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Real Poker: Getting Too Fancy

by Roy Cooke |  Published: Mar 29, 2017


Deceptive plays have more value in no-limit. Reason being, the extra bet(s) gained from deception are larger, and often have higher expected value (EV) than in limit. Plus, deceptive opponents are often tricky to play against. That said, players looking to be deceptive often make unnecessary conceptual errors.

Three players limped in a $2-$5 game, the small blind called, and I knuckled in the big blind with 8Spade Suit 5Spade Suit. The flop was favorable, the 9Spade Suit 8Heart Suit 2Spade Suit giving me a second pair and an eight-high flush draw. The small blind, an aggressive and tricky opponent, $320 deep, led $15 into the field, which I flatted. I didn’t mind letting players in behind me as it both improved my price and gave me a greater chance of getting paid off should I improve my hand. Two players called the $15 behind me.

The turn came the 5Diamond Suit, giving me two pair. Mr. Tricky again led $15 into the $85 pot. Perplexed by the small-sizing, I pondered my best play. I contemplated Mr. Tricky’s potential range and thought process to make such an unusual bet. Small bets often indicate “blocking bets” with hands that don’t want to call large wagers. They’re often good spots to raise-bluff. That said, many players know this and bet small to induce raise-bluffs. Could that be the case here? Mr. Tricky was knowledgeable and cunning enough to attempt that sort of play.

But, unless Mr. Tricky held specifically the 7Spade Suit 6Spade Suit, in order to have the nuts he would have had to fire into four opponents on the flop with only the low-end straight draw on an extremely draw-heavy board, make it, and then bet incredibly small into a bigger pot and even greater draw-heavy board on the turn. While I felt the 7-6 straight might be in one of the two callers’ hands behind me, I didn’t think there was much chance it was in Mr. Tricky’s range. If he held a set or two pair, that was also an extremely strange bet-size into the draw-heavy board on the turn. Feeling that the bet was most likely a “blocking bet” with a weak hand or draw, I raised it to $75. The two callers behind me folded.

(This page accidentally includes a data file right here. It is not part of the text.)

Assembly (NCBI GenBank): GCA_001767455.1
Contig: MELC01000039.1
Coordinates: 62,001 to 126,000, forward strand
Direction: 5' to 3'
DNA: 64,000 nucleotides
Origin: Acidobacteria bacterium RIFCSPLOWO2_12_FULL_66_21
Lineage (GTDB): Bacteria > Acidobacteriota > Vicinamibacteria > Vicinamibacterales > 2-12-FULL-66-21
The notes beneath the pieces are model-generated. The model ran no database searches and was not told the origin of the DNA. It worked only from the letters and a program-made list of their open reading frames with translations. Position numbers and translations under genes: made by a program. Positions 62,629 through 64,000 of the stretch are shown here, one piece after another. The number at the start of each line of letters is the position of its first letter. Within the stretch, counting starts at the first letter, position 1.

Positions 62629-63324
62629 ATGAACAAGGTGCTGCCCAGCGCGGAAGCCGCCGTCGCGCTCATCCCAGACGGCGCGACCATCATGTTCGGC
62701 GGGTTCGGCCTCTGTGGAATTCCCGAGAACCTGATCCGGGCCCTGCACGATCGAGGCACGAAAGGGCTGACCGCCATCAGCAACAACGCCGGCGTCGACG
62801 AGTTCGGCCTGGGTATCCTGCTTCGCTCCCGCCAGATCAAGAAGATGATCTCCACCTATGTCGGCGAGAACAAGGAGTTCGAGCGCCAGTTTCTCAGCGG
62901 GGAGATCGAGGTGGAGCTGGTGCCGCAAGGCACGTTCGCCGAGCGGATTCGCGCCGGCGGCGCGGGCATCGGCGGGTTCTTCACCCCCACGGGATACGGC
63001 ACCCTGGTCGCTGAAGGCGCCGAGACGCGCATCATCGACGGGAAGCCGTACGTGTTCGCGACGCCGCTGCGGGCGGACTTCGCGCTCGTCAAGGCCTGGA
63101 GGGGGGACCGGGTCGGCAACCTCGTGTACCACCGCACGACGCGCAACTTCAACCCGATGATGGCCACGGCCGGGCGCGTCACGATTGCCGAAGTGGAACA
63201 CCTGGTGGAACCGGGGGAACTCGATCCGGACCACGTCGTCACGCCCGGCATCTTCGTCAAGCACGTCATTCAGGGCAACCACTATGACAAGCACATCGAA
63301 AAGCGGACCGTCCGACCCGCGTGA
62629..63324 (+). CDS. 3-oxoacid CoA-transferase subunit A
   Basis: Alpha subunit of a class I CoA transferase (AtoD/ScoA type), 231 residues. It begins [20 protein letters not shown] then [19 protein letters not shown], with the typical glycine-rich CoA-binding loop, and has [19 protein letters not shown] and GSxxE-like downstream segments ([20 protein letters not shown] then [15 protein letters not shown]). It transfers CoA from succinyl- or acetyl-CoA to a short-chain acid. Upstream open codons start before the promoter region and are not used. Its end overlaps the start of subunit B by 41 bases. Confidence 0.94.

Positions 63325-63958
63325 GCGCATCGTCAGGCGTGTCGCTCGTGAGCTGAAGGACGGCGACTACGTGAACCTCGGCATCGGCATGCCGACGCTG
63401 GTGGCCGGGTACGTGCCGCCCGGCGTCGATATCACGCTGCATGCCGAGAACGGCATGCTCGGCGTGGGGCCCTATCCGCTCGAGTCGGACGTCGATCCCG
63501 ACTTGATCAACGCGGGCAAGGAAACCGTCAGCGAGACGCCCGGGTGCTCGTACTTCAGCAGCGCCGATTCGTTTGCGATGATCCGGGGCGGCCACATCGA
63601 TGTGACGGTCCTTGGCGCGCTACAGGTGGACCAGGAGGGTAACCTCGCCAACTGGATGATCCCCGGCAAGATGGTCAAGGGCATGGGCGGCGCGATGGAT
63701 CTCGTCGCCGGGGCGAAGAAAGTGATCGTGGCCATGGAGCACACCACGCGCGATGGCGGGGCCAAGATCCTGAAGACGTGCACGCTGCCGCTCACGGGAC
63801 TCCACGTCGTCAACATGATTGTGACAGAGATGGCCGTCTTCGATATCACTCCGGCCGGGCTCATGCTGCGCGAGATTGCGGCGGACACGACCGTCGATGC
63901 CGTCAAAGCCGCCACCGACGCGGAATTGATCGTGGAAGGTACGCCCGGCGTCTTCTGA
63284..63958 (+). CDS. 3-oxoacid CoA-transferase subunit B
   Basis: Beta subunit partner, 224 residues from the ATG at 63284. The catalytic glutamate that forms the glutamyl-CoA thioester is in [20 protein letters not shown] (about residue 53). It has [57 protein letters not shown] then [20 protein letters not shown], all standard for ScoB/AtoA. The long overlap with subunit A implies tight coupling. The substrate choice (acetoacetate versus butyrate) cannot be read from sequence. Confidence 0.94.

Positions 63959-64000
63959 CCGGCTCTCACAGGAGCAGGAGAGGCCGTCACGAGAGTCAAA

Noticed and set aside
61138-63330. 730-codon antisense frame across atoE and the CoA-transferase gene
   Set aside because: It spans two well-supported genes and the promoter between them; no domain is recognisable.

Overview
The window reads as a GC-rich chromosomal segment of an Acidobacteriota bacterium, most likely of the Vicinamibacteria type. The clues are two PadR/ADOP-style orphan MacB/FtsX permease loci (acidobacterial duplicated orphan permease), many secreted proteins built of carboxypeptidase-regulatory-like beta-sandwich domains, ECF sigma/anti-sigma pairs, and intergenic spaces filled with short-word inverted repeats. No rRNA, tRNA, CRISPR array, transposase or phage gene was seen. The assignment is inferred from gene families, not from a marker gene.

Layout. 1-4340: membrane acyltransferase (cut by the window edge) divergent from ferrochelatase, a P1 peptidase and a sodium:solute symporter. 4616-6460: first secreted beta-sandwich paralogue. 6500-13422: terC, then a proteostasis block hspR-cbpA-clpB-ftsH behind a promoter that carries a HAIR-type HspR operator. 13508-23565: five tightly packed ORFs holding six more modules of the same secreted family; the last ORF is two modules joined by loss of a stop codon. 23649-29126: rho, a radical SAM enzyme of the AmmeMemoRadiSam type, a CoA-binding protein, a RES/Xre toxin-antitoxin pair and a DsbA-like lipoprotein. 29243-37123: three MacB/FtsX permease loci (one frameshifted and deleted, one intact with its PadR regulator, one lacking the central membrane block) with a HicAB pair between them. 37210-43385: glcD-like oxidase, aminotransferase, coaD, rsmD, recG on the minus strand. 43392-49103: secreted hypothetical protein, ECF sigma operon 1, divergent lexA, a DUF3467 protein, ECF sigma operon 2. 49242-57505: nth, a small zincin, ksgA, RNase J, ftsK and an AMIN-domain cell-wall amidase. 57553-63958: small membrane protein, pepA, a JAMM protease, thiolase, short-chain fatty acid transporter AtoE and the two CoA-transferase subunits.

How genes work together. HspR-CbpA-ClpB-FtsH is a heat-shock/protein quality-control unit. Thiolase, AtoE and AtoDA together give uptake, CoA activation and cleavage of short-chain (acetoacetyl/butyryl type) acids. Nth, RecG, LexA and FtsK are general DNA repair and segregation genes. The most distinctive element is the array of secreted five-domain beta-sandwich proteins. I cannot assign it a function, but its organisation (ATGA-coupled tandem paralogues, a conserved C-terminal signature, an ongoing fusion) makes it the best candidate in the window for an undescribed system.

To my surprise Mr. Tricky went all-in, although he only had $290 more. I was getting $465 to $215. If I called the all-in, the pot would be $680. Assuming Mr. Tricky held exactly 7-6 for the nuts, I would need only around 31 percent equity to call for the bet to be EV-neutral. With two-pair and a flush draw with one card to come, I am around 28 percent to beat 7-6. Seeing as I assumed there would be other hands in his range that he would turn into a bluff, albeit probably including equity against my holding, it didn’t take much to swing the equity calculation of a call in my favor.

I called, a deuce hit on the river, and Mr. Tricky turned over the 7Club Suit 6Diamond Suit for the straight. I tossed my hand into the muck!

Yes, I lost my stack! But I didn’t care for Mr. Tricky’s play in this situation. The expectation of the play determines the correct play, not the results. First, many hands that would raise the small bet would raise anyway, and/or fold to a push. With two pair and a flush draw, I was probably raising a larger bet against the short stack anyway. And the assumption of risk Mr. Tricky accepted by betting such a small amount on the turn made it a correct for any of his opponents to call with any gutter or better draw, and if they made one he would be likely to lose his stack. Furthermore, he would lose any value from an opponent that would flat the $15, but call a larger bet.

Mike Caro called such plays “fancy play syndrome.” The player’s desire for creativity causes them to make the “fancy” play when a more standard play is the correct one. It’s an affliction in many players. I’ve had it myself at times. And while I’m a strong believer in creating plays to exploit weaknesses in your opponents, you must weigh any potential benefits against any assumptions of risks that the creative play generates.

The hand also deals with facing non-standard situations from thinking opponents. In such situations think about how the opponent must be thinking to execute the given play: Is he capable of the play and how his previous actions relate to the current situation? Then make your best judgment of how to counter the situation and pull the trigger. Keep in mind, you’ll often be wrong, and include that fact into the equation.

But if you think it through, and make your best decision, you’ve done all that you can ever ask of yourself! ♠

Roy CookeRoy Cooke played poker professionally for 16 years prior to becoming a successful Las Vegas Real Estate Broker/Salesman. Should you wish any information about Real Estate matters-including purchase, sale or mortgage his office number is 702-376-1515 or Roy’s e-mail is His website is Roy’s blogs and poker tips are at You can also find him on Facebook or Twitter @RealRoyCooke. Please see ad below!